Frost gives a basic assessment of what exactly poetry is, saying, “If it is a wild tune, it is a Poem.” He implies that poetry that only sounds good, with pretty words and lacking substance, is hardly poetry at all, in the lines, “No one but a humanist much cares how sound a poem is if it is only a sound.”  So, what does Frost think poetry ought to be all about?  “It should be of the pleasure of a poem itself to tell how it can. The figure a poem makes. It begins in delight and ends in wisdom. The figure is the same as for love. No one can really hold that the ecstasy should be static and stand still in one place.” Frost claims that poetry must be dynamic, offering the reader a story that twists and changes, not giving them exactly what they are expecting, but instead giving them a surprise.  Without this element of surprise, poets cannot expect their readers to remember what they have read.  Frost also argues that the writer must put real emotion into the poem, “No tears in the writer, no tears in the reader. No surprise for the writer, no surprise for the reader,” if a poet cannot be moved by their own work, they cannot expect their readers to be moved.  Since Frost expresses that poetry must be surprising and emotional to be memorable, I think he would agree that poetry with darkly sensual themes fits the These poems often depict people in compromised emotional states, relaying their fear or pleasure in great detail, causing empathy and revulsion in the reader.  And with subjects like murder and sexual domination, it seems that he would agree these poems are surprising and shocking, or at least would be at the time they were written.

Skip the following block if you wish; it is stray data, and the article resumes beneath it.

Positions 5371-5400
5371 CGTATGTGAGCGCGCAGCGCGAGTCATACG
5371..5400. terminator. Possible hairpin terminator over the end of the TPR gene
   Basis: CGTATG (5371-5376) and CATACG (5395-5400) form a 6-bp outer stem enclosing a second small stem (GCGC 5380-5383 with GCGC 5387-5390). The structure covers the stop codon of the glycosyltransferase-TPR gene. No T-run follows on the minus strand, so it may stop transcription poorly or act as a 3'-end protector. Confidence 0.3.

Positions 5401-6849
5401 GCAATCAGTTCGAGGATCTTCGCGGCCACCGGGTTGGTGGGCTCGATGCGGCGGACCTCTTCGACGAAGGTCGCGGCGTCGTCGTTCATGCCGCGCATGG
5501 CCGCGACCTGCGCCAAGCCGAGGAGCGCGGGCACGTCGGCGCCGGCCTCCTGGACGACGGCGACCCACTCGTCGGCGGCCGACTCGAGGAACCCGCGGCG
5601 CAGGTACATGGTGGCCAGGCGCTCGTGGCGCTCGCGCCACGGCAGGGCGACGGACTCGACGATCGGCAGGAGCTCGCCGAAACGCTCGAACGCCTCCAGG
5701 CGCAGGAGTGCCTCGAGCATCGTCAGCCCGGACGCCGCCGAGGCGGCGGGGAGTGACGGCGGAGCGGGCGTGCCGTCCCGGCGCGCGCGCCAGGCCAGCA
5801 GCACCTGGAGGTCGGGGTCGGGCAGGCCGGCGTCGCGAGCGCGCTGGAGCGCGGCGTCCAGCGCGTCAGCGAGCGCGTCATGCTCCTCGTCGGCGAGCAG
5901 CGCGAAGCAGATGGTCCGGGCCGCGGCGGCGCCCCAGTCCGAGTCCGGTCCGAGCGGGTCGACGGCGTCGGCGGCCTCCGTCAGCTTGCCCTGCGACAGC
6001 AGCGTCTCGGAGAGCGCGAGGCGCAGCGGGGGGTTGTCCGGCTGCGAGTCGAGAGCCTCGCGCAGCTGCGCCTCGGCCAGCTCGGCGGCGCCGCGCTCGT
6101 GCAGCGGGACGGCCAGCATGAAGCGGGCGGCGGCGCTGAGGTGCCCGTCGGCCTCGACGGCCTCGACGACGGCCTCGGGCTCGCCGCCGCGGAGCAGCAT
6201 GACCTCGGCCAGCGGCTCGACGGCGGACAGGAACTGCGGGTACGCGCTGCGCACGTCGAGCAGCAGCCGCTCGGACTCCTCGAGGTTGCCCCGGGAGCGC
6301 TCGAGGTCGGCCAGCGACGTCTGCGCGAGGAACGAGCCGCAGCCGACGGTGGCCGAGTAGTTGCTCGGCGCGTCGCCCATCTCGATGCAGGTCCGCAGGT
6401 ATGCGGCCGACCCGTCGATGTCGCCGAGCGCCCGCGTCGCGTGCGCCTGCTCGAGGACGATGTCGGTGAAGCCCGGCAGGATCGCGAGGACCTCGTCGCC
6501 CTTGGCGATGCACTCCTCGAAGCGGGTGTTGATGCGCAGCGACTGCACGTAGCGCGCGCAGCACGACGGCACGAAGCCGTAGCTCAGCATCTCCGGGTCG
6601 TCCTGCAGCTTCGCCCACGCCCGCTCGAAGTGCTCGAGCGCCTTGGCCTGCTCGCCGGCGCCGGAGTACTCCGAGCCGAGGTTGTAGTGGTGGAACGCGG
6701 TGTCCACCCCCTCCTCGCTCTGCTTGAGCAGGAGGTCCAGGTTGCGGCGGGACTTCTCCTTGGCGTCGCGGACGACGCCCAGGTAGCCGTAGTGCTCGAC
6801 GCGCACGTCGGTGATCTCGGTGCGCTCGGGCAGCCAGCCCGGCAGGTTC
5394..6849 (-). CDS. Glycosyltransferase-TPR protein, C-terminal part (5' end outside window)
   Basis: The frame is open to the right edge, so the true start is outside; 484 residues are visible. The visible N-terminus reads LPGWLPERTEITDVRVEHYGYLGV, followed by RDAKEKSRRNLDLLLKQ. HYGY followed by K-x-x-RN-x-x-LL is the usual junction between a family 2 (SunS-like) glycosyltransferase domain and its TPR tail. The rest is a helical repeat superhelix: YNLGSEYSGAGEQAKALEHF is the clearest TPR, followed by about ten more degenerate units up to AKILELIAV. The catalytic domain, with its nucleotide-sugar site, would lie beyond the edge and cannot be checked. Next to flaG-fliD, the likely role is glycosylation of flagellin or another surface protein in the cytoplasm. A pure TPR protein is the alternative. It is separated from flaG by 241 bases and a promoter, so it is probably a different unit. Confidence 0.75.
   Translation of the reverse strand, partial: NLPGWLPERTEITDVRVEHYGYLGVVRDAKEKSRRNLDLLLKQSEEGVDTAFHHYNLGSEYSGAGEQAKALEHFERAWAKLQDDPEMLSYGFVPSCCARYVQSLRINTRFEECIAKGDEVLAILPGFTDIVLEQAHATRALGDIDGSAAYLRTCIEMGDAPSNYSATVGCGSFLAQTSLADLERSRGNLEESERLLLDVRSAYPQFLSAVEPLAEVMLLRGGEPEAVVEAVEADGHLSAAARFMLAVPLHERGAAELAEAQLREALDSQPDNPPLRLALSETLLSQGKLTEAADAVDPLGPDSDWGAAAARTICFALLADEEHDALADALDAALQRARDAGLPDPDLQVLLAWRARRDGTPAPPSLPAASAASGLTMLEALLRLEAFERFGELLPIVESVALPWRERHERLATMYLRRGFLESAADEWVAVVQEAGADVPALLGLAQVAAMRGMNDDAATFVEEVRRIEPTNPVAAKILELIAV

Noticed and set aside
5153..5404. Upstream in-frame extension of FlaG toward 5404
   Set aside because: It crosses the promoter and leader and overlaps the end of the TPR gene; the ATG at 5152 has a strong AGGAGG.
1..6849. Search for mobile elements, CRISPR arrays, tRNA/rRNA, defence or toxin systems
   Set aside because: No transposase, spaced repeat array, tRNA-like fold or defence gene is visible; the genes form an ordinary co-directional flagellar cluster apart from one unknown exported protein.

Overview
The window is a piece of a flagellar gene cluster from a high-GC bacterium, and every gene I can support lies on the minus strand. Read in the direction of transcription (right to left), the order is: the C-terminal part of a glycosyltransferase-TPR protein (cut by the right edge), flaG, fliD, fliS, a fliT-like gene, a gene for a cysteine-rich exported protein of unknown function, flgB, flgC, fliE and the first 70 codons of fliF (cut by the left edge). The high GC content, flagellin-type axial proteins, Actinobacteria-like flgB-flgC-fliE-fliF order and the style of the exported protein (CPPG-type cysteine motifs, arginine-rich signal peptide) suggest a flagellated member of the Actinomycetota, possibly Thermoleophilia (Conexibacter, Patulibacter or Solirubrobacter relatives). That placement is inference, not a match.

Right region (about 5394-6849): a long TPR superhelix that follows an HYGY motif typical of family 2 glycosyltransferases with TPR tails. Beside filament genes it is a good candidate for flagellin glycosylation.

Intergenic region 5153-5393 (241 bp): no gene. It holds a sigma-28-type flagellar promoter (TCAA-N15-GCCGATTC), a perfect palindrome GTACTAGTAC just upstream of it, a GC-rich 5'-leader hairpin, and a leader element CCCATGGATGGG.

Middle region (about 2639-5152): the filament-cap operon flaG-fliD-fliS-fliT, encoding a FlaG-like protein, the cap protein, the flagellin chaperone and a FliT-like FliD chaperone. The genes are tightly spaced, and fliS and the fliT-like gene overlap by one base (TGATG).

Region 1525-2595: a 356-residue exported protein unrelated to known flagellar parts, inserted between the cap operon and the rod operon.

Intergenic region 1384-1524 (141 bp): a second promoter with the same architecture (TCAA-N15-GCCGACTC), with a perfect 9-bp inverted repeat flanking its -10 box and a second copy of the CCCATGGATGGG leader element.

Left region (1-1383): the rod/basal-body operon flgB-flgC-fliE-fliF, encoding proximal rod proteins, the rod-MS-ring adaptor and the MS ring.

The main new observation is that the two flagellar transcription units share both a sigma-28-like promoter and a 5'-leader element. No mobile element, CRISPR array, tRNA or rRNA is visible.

In Porphyria’s Lover, Robert Browning’s speaker utilizes a dramatic monologue, describing his act of madness and dark passion.  It starts on a dark, wicked night, “The sullen wind was soon awake/ It tore the elm-tops down for spite/ And did its worst to vex the lake,” and the speaker’s mood seems to reflect the weather as he, “listen'd with heart fit to break.”  The speaker is sullen as the wind, then in blows Porphyria, the man’s beautiful love interest.  There are early signs of his strangeness, though current cultural and social norms would make them far less noticeable, beginning to emerge as, “She shut the cold out and the storm/ And kneel'd and made the cheerless grate/ Blaze up, and all the cottage warm,” which would be a big societal shock, at the time.  He lets her light the hearth-fire, which should have been his task, as the man, and continues to reveal oddities, as he violates another social norm in the lines, “she rose, and from her form/ Withdrew the dripping cloak and shawl/ And laid her soil'd gloves by, untied/ Her hat and let the damp hair fall,” failing to help her off with her outer garments.  The poem gets even more strange as Porphyria seems to be putting the moves on the speaker in the lines, “She put my arm about her waist/ And made her smooth white shoulder bare/ And all her yellow hair displaced/ And, stooping, made my cheek lie there/ And spread, o'er all, her yellow hair/ Murmuring how she loved me.”  This would have been very untoward at the time this poem was written, hinting at some sort of bizarre relationship between the speaker and Porphyria.  All of this seems a little off, but nothing yet has been extremely memorable, only laying the groundwork of their strange intimacy, hinting at sexuality.  The shock that Frost demands of the poet comes at the sudden twist, after her admission of love, in these lines, “That moment she was mine, mine, fair/ Perfectly pure and good: I found/ A thing to do, and all her hair/ In one long yellow string I wound/ Three times her little throat around/ And strangled her.”  The speaker, after realizing that his secret admiration for her was mutual, decided to preserve her, as perfect as she was in that moment, and strangled her.  As though that wasn’t shocking enough, the speaker goes on to kiss and touch his love’s now-lifeless body, as though she were still alive, in the lines, “her cheek once more/ Blush'd bright beneath my burning kiss:/ I propp'd her head up as before,/ Only, this time my shoulder bore/ Her head, which droops upon it still:/ The smiling rosy little head,/ So glad it has its utmost will,/ That all it scorn'd at once is fled,/ And I, its love, am gain'd instead!/ Porphyria's love: she guess'd not how/ Her darling one wish would be heard.”  This, certainly, offers the sort of shock and surprises that Frost demands poetry must have.  Browning makes the reader feel revolted, and at the same time, bizarrely fascinated, unable to stop reading.  A concept such as this, murdering his lover with no provocation so that he can keep her perfect forever and continue cuddling and touching her, is absolutely a picture of warped sexuality, a very memorable sort of shock.